Issuing a patently erroneous order and undue delay in rendering a ruling constitute serious and less serious charges under Sections 8 and 9, respectively, Rule 140 of the Rules of Court. A finding of guilt in a serious and a less serious charge results in the following sanctions under Section 11 of Rule 140:
“SEC. 11. Sanctions. – A. If the respondent is guilty of a serious charge, any of the following sanctions may be imposed:
‘1. Dismissal from the service, forfeiture of all or part of the benefits as the Court may determine, and disqualification from reinstatement or appointment to any public office, including government-owned or controlled corporations. Provided, however, that the forfeiture of benefits shall in no case include accrued leave credits;

‘2. Suspension from office without salary and other benefits for more than three (3) but not exceeding six (6) months; or

‘3. A fine of more than P20,000.00 but not exceeding P40,000.00.’
“B. If the respondent is guilty of a less serious charge, any of the following sanctions shall be imposed:
‘1. Suspension from office without salary and other benefits for not less than one (1) nor more than three (3) months; or

‘2 A fine of more than P10,000.00 but not exceeding P20,000.00.
“x x x x x x x x x.”
WHEREFORE, Judge Manuel V. Ginete is FINED twenty-five thousand pesos (P25,000) for issuing a patently and grossly erroneous Order and for undue delay in rendering a ruling. He is WARNED that a repetition of the same or similar acts shall be dealt with more severely in the future.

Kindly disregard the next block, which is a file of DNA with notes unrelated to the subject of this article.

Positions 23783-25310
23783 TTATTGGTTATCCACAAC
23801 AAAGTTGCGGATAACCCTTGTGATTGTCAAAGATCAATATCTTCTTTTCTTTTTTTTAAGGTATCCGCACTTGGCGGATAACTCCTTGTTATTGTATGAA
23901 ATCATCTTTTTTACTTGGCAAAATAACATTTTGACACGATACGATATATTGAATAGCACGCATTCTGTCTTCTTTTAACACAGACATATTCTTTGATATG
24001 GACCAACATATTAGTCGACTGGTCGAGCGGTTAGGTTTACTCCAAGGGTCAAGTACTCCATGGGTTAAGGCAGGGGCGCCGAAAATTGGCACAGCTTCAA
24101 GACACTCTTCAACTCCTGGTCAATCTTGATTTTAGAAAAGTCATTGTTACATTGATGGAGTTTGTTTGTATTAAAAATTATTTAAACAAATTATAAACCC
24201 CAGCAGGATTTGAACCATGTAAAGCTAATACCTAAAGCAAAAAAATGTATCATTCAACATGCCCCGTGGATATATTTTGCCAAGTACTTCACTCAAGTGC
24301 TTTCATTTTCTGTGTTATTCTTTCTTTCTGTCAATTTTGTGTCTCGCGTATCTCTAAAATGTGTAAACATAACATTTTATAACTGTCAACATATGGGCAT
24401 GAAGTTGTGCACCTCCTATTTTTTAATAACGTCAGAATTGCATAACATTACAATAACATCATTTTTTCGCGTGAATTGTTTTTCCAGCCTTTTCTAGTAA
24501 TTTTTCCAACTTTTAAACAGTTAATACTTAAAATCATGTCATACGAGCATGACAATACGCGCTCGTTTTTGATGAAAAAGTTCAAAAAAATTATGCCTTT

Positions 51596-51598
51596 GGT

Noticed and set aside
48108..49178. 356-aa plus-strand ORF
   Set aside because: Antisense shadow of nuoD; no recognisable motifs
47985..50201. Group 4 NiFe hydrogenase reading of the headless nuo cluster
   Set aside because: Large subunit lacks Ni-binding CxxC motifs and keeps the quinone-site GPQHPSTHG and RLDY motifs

Puno, (Chairman), Sandoval-Gutierrez, Corona, and Carpio-Morales, JJ., concur.

[1] Rollo, pp. 1-32; signed by Atty. Orlando M. Danao. The case was erroneously entitled “Petition” instead of “Complaint.”

[2] Signed by Deputy Court Administrator Jose P. Perez and Court Administrator Presbitero J. Velasco Jr.

[3] OCA Report, pp. 3-4; rollo, pp. 79-80.

[4] Id., pp. 4 & 80.

[5] Re: Suspension of Clerk of Court Rogelio R. Jocobo, RTC, Br. 16, Naval, Biliran, 294 SCRA 119, August 12, 1998.

[6] Tolentino v. Cabral, 329 SCRA 1, March 28, 2000.

[7] Farrales v. Camarista, 327 SCRA 84, March 2, 2000.

[8] Pagkalinawan v. Gomez, 21 SCRA 1275, December 18, 1967; Ona v. Cuevas, 83 SCRA 388, May 26, 1978; Paat v. Court of Appeals, 266 SCRA 167, January 10, 1997.

[9] Pagkalinawan v. Gomez, supra.

[10] Rule 3.01, Canon 3, Code of Judicial Conduct.

[11] See Annex “K”; rollo, pp. 28-32.

[12] Annex “G”; id., p. 24.

[13] Annex “9”; id., pp. 54-55.

[14] Respondent’s Comment, pp. 5 & 38.

[15] Canon 3, Rule 3.05, Code of Judicial Conduct.

[16] Yu-Asensi v. Villanueva, 322 SCRA 255, January 19, 2000.

[17] Spouses Reaport v. Mariano, AM No. MTJ-00-1253, July 11, 2001.

[18] §3(b), Rule 112, Rules of Court.

[19] §3(f), Rule 112, Rules of Court.

[20] §5, Rule 112, Rules of Court.

[21] Heirs of Crisostomo Sucaldito v. Cruz, 336 SCRA 469, July 27, 2000.

[22] Rollo, p. 24.

[23] Annex “I”; rollo, p. 26.

[24] Tapiru v. Biden, 330 SCRA 40, April 6, 2000.

[25] Ibid.